We hear a great deal about authenticity, expertise, and certificates of authenticity. All are important things to consider when looking at a work of art … especially if you plan on buying it. One troubling aspect of the art world is that there are people who believe they know it all and feel that they do not need the opinion of a noted expert. On the flip side, there are many who will seek out the opinion of an individual the art world deems the expert on a specific artist — they want to check all the boxes (do their due diligence).
So here is a fun story about one painting that has circled the globe over the past 10 years. In 2009, a large painting of a Milkmaid, cataloged as a Julien Dupré, was offered at a sale in Upstate New York. I saw a poor-quality image and asked for higher-resolution photos. The auction room informed me that the images they had were the best they could offer and if we bought the painting, and it turned out not to be right, we could return it. We proceeded to buy the painting (paid $27,600) and had it shipped to the gallery. Once we opened the package, it was immediately obvious that the painting was not by Dupré. It took a few weeks, but we did get our money back. Soon after, I began to wonder what would happen to that painting? Would it resurface at another sale? Would that saleroom contact us before selling the work? It did not take too long to find out.
On November 10, 2010, there was a sale in New York City and one of the featured paintings was the Dupré. It carried an estimate of $20-30K and luckily failed to sell.
October 10, 2011 – the painting was offered at a sale in Belgium with an €8-12K estimate and sold for €7K.
January 16, 2012 – the painting came back up for sale in Belgium. This time it has an estimate of €5-7K and sells for €4K.
Between 2012 and the end of 2016 the piece appeared at two art and antique shows that we know of – that is only because we were exhibiting at those shows. Both times, the painting was removed from the floor before the opening.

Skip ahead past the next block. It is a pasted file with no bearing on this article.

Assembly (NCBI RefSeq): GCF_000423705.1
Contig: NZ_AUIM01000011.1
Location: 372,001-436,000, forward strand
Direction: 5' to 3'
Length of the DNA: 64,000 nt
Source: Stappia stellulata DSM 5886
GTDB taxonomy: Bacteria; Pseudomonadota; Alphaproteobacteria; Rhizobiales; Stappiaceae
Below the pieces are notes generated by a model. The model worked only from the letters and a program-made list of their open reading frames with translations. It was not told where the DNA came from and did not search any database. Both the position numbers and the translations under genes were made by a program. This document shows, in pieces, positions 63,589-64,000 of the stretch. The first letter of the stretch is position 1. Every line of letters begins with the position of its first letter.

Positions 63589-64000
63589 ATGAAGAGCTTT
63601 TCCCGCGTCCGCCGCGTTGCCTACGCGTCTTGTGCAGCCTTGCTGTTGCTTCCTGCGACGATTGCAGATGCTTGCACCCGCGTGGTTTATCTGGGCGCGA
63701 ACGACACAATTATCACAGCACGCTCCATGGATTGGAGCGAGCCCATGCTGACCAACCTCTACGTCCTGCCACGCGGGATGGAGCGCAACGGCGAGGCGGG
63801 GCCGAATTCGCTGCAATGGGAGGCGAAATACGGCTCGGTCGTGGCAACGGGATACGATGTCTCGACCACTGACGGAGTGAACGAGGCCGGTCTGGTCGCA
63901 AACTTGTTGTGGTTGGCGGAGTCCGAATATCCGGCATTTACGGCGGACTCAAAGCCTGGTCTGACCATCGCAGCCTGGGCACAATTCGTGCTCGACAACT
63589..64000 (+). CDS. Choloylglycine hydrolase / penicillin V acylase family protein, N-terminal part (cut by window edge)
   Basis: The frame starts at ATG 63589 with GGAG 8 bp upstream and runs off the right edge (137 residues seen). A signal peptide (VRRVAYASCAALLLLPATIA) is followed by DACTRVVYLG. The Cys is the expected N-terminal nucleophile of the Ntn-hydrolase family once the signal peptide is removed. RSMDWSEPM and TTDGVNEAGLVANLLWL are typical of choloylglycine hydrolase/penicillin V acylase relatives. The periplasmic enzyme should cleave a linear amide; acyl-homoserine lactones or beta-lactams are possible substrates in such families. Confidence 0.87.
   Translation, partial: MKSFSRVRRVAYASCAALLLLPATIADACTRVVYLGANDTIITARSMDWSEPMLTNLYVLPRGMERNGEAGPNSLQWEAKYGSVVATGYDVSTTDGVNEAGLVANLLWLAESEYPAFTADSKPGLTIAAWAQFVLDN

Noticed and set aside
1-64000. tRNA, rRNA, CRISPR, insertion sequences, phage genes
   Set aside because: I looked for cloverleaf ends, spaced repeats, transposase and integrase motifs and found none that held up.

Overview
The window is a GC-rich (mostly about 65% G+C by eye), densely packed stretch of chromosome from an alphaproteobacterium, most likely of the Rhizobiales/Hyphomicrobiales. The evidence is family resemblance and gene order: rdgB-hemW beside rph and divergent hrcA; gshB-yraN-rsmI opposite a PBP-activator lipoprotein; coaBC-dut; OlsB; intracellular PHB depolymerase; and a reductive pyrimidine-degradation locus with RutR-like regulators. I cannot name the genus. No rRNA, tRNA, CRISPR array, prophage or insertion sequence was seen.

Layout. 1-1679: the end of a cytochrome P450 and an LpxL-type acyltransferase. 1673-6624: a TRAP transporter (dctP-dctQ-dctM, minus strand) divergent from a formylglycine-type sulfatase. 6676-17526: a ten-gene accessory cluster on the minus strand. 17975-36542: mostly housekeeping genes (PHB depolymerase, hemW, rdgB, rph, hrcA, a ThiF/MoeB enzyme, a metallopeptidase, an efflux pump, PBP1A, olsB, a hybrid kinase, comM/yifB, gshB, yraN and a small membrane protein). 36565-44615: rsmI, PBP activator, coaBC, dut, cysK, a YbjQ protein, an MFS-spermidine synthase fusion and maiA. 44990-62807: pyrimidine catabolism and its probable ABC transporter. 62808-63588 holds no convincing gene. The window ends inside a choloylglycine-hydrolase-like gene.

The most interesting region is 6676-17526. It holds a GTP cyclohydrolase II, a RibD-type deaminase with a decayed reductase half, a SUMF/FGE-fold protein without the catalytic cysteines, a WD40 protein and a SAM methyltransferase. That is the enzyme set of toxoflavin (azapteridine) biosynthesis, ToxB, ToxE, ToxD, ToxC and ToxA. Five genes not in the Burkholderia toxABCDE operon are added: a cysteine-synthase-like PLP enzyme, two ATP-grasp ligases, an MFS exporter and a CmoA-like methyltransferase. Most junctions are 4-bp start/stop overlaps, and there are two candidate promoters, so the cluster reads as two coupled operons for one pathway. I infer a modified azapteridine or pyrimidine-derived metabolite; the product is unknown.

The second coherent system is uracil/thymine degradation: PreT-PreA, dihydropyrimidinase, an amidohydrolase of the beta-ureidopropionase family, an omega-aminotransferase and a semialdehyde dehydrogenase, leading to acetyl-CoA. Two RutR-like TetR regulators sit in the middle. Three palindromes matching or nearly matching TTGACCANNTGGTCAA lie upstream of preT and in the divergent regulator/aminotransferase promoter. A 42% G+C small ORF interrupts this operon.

August 27, 2016 – after a 3 ½ year break from the auction market, the painting shows up at a sale in Maine with a $15-$20K estimate and sold for $13K.
September 23, 2017 – the work appears at a sale in Maryland with a $7-9K estimate and sells for $10K.
September 26, 2018 – just one year later the painting is offered at a sale in London with a £10 – 15K estimate and sells for £8K.
I do hope someone is racking up the frequent flyer points on this one!
Sadly, this story illustrates the lack of expertise some people/firms have and how little some of them care. If there is a well-respected expert for an artist, the trade (dealers, galleries, auction rooms, etc.) should contact them before offering a work for sale. Having a work properly authenticated will not only help clean up the market but protect potential buyers; in addition, it can help prevent an ugly and costly lawsuit from an unhappy buyer.
The final thing to remember is that when one of these fake paintings are sold at auction, the result is entered into several art databases. In turn, this will skew the overall numbers for those artists. Julien Dupré now has six additional false data points (I say additional because I know there are many others). How many other artists face the same issue? A lot!